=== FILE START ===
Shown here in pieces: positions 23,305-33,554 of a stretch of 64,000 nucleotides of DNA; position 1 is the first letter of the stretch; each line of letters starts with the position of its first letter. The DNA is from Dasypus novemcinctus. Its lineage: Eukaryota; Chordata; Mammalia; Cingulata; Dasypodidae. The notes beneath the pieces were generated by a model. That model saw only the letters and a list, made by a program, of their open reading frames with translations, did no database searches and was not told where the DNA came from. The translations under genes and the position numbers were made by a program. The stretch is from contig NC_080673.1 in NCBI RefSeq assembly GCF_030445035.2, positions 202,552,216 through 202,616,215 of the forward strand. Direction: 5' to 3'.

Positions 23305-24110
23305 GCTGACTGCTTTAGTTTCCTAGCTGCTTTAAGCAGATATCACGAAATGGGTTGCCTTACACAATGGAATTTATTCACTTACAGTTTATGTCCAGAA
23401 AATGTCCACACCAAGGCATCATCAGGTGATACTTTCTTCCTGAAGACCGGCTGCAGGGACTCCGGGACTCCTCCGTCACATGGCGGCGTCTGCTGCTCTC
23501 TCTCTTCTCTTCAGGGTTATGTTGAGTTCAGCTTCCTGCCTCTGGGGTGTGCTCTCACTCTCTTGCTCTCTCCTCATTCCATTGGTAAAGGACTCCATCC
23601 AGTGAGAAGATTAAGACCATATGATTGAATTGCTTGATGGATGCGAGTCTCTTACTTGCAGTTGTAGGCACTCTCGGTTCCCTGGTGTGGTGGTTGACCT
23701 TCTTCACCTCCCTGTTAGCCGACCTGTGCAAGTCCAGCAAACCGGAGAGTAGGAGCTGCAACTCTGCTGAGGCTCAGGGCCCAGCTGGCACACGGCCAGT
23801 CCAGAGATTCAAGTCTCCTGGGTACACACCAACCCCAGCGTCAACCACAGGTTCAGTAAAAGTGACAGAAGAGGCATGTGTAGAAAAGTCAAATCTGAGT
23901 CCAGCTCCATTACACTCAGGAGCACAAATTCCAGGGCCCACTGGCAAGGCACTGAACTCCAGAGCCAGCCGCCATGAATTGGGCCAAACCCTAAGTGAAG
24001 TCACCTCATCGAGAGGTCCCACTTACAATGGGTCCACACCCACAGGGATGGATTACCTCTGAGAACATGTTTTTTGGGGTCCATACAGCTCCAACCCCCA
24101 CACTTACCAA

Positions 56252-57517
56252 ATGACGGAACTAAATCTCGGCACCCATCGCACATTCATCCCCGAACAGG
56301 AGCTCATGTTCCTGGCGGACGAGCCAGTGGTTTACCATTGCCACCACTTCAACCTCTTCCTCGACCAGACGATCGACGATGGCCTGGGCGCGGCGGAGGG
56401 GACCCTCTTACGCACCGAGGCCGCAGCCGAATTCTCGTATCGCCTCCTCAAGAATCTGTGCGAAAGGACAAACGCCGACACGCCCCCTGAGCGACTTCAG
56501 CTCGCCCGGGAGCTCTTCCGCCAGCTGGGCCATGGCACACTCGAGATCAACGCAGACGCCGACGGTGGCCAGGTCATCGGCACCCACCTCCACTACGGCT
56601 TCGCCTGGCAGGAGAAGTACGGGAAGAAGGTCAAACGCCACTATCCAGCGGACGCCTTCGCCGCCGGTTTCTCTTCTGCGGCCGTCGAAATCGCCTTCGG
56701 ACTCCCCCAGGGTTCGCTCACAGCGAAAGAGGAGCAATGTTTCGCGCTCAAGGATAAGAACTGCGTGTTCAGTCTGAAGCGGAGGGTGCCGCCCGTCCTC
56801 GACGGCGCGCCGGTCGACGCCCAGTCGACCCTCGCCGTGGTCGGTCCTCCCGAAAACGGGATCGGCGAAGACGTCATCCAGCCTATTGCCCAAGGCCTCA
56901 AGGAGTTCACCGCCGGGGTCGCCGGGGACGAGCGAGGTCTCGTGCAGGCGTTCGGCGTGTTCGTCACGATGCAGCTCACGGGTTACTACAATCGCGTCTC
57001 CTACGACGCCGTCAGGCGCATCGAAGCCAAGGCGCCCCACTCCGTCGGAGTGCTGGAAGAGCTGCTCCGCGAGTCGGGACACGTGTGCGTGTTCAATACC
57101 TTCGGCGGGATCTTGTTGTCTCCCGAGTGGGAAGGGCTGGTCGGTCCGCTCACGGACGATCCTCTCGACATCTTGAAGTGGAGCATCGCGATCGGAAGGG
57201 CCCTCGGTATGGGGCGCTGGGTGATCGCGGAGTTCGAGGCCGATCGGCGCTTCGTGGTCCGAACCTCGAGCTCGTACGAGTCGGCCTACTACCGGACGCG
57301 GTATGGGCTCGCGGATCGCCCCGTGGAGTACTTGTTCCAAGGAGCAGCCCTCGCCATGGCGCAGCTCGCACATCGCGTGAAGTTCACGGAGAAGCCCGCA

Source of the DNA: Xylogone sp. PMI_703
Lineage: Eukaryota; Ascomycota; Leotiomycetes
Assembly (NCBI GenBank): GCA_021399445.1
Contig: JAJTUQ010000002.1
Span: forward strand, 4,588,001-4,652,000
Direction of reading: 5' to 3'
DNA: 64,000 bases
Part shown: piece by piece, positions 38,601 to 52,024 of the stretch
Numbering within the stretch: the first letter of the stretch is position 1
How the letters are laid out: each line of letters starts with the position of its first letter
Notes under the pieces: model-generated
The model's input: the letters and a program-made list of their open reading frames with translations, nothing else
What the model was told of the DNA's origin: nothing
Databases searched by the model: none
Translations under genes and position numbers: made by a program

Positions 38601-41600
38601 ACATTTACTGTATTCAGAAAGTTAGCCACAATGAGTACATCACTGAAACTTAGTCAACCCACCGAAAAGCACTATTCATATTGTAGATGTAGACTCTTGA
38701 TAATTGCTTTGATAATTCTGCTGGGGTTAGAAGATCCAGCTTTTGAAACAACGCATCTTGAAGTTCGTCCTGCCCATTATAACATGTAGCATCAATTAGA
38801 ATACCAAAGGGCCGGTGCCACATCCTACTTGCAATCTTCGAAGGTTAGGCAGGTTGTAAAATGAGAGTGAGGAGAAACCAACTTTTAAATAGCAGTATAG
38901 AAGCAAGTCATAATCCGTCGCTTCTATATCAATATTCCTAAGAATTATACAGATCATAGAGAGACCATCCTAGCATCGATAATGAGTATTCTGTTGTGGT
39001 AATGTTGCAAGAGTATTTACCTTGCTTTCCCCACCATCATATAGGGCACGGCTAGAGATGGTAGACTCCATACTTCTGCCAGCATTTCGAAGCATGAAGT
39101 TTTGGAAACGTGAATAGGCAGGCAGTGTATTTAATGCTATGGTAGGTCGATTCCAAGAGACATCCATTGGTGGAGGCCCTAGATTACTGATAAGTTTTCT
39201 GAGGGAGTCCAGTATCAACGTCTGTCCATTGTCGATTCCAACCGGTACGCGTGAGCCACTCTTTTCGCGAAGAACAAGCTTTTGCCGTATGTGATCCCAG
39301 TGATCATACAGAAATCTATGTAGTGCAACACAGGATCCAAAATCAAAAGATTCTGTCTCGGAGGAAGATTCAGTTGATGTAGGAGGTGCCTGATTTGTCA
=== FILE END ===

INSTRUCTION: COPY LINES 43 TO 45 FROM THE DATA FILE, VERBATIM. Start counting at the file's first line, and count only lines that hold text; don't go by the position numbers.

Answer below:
38801 ATACCAAAGGGCCGGTGCCACATCCTACTTGCAATCTTCGAAGGTTAGGCAGGTTGTAAAATGAGAGTGAGGAGAAACCAACTTTTAAATAGCAGTATAG
38901 AAGCAAGTCATAATCCGTCGCTTCTATATCAATATTCCTAAGAATTATACAGATCATAGAGAGACCATCCTAGCATCGATAATGAGTATTCTGTTGTGGT
39001 AATGTTGCAAGAGTATTTACCTTGCTTTCCCCACCATCATATAGGGCACGGCTAGAGATGGTAGACTCCATACTTCTGCCAGCATTTCGAAGCATGAAGT